Sunday, July 01, 2018

Transport for London holding £321m 'cash mountain' left on dormant Oyster cards


Warning millions in potential refunds has gone unclaimed as scheme celebrates 15th anniversary

Transport for London (TfL) has been urged to help customers reclaim their share of the "cash mountain" sat on dormant Oyster cards as the contactless scheme marks its 15th anniversary.
Official statistics released by the transport authority show the total balances and deposits on cards that have not been used for more than a year currently stands at £321m.
Lib Dem London assembly member Caroline Pidgeon has accused TfL bosses of remaining "incredibly quiet" about the growing pot of cash sitting in dormant Oyster accounts.
"As we celebrate Oyster's success we should not overlook the staggering rise of dormant Oyster cards, creating an immense cash mountain for TfL," Ms Pidgeon said.


“The total amount left on dormant Oyster cards is soaring, almost certainly in part due to the increasing number of people who have switched to contactless payment.
"TfL never stops bombarding us with advertisements and information campaigns, but highlighting this cash mountain is one issue that they remain incredibly quiet about. 
"It is time TfL devoted far more time and energy telling the public how they can get their own money back."
More than 100 million people have used Oyster cards since they were launched on 30 June 2003.
The scheme has revolutionised the way in which public transport is paid for in the capital and can be used for travel by Tube, rail, bus, boat and cable car.
Fares are capped, meaning users will never pay more than they would for an equivalent paper ticket for their day's travel.
Oyster users are able to reclaim the £5 initial deposit they paid for their card, as well as up to £10 pay-as-you-go credit.
However, few are choosing to do this and the TfL is sitting on an ever increasing fund of cash accumulating on dormant cards.
The figure has risen by almost £100m in the past two years, up from £223m in August 2016.
The transport authority is however planning for a £1bn deficit next year after a fall in passenger numbers prompted by factors such as changing work patterns and the rise of internet shopping has hit its revenues hard. 
Several Tube upgrade programmes have been shelved after it lost a government grant worth £700m a year, while a significant number of bus services are also due to be cut.
"The Oyster card is an essential part of London and we're delighted with how popular this innovation has become in the last 15 years," said Shashi Verma, TfL's chief technology officer.
"It has transformed travel on public transport in London, become a world-recognised product and helped provide more affordable and convenient travel for everyone."


The transport authority is however planning for a £1bn deficit next year after a fall in passenger numbers prompted by factors such as changing work patterns and the rise of internet shopping has hit its revenues hard.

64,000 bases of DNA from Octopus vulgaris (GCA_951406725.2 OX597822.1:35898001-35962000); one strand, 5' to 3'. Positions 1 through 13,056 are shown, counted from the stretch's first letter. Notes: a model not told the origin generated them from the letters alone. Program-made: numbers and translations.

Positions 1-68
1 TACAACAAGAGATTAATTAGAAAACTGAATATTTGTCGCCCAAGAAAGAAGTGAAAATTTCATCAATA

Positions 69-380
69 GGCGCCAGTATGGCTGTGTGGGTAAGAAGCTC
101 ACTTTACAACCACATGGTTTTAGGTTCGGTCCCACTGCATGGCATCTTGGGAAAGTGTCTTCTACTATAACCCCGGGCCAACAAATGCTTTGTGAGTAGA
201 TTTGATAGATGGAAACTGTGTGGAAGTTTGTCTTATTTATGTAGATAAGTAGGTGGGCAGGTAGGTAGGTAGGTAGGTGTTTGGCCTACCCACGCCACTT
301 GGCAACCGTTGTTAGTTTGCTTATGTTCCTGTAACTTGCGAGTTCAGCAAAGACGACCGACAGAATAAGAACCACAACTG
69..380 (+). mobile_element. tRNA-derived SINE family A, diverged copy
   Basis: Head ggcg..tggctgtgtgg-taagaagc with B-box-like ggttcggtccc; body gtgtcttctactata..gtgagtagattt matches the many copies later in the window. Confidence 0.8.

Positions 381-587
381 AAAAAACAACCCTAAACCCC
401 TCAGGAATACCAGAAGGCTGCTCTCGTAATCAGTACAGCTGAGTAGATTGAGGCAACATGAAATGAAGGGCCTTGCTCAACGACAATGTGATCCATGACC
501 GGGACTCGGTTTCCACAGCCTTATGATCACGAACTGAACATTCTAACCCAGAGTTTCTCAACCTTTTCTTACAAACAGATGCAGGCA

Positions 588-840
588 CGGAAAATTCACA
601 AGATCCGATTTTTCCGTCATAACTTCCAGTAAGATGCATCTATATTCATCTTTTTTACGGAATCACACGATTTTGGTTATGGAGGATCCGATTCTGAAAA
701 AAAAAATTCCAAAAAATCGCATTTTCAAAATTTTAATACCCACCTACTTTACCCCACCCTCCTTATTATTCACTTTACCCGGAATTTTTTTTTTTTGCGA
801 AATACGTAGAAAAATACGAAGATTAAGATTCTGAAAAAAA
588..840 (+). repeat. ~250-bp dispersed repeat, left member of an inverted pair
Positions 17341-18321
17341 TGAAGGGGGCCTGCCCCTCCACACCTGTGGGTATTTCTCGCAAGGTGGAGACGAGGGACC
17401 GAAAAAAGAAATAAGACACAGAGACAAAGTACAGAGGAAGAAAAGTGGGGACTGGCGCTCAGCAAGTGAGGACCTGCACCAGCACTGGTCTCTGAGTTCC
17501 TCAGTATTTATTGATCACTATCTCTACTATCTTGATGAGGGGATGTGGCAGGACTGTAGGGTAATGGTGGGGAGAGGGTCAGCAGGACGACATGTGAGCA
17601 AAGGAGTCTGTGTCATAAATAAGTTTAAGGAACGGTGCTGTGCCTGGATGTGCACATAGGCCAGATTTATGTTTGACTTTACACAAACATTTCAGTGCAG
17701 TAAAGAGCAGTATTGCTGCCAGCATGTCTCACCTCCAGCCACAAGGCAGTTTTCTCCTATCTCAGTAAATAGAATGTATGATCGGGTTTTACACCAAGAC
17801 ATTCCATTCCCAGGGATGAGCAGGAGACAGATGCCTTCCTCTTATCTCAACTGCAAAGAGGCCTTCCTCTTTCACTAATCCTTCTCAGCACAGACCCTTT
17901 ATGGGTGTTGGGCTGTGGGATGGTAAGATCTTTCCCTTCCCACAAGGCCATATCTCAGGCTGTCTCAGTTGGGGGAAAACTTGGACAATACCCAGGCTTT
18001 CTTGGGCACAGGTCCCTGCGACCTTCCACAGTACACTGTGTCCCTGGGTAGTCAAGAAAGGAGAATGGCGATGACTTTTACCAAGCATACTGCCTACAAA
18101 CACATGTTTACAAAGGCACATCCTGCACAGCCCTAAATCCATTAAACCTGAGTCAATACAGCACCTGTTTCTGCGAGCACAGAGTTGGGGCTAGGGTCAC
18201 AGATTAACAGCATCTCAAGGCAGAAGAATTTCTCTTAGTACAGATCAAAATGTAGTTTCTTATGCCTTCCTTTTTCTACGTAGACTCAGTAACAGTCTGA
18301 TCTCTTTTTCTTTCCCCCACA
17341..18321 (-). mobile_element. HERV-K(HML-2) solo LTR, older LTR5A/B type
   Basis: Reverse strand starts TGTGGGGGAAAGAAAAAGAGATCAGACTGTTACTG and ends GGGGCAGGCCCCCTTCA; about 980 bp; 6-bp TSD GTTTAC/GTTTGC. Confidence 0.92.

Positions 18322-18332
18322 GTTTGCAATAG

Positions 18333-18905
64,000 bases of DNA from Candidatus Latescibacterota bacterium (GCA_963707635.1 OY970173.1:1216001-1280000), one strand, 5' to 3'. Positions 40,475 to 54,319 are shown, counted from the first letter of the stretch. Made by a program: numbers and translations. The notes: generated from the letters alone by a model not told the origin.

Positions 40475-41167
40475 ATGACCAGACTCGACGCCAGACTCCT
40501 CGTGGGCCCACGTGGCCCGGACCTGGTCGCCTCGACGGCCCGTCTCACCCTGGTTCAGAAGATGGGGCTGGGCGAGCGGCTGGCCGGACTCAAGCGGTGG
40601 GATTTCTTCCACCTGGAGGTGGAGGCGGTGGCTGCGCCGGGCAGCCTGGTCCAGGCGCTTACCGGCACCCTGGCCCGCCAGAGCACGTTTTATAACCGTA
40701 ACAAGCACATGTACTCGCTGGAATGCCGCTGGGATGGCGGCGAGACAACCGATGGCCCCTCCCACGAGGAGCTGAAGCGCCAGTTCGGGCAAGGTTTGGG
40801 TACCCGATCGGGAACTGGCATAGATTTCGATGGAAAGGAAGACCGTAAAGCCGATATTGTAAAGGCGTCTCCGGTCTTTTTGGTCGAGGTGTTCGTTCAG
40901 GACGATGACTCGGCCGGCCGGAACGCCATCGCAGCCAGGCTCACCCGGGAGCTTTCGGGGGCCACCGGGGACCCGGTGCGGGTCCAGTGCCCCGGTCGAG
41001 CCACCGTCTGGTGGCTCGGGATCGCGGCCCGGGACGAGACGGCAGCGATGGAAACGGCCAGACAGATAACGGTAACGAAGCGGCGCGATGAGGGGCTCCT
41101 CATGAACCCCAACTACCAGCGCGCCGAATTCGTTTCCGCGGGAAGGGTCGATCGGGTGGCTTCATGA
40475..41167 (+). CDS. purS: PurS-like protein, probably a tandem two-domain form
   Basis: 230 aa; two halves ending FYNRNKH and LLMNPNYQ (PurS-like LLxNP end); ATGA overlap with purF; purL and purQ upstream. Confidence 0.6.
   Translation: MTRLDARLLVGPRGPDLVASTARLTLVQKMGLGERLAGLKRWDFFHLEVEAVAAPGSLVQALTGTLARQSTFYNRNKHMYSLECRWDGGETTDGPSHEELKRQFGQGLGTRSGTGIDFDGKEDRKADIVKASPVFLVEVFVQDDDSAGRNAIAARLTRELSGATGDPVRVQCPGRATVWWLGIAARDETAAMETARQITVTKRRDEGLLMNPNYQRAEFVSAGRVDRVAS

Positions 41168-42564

Several Tube upgrade programmes have been shelved after it lost a government grant worth £700m a year, while a significant number of bus services are also due to be cut.
"The Oyster card is an essential part of London and we're delighted with how popular this innovation has become in the last 15 years," said Shashi Verma, TfL's chief technology officer.
"It has transformed travel on public transport in London, become a world-recognised product and helped provide more affordable and convenient travel for everyone."
Additional reporting by PA
The transport authority is however planning for a £1bn deficit next year after a fall in passenger numbers prompted by factors such as changing work patterns and the rise of internet shopping has hit its revenues hard. 
Several Tube upgrade programmes have been shelved after it lost a government grant worth £700m a year, while a significant number of bus services are also due to be cut.
"The Oyster card is an essential part of London and we're delighted with how popular this innovation has become in the last 15 years," said Shashi Verma, TfL's chief technology officer.
"It has transformed travel on public transport in London, become a world-recognised product and helped provide more affordable and convenient travel for everyone."
Additional reporting by PA
The transport authority is however planning for a £1bn deficit next year after a fall in passenger numbers prompted by factors such as changing work patterns and the rise of internet shopping has hit its revenues hard. 
Several Tube upgrade programmes have been shelved after it lost a government grant worth £700m a year, while a significant number of bus services are also due to be cut.

"The Oyster card is an essential part of London and we're delighted with how popular this innovation has become in the last 15 years," said Shashi Verma, TfL's chief technology officer.
"It has transformed travel on public transport in London, become a world-recognised product and helped provide more affordable and convenient travel for everyone”.

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1 comment:

Anonymous said...

so tfl were sitting on a "mountain of cash" pity they couldn,t have used a bit of it to defend their decision to revoke ubers licence,was sean stocking allowed to work while he appealed?,was he bollocks,2 bob slags lets wait and see what happens when a bomb explodes in london driven by "an uber driver" [or someone he,s given his numbers too}just hope i,mnot sitting next to him in my empty cab when he decides to top himself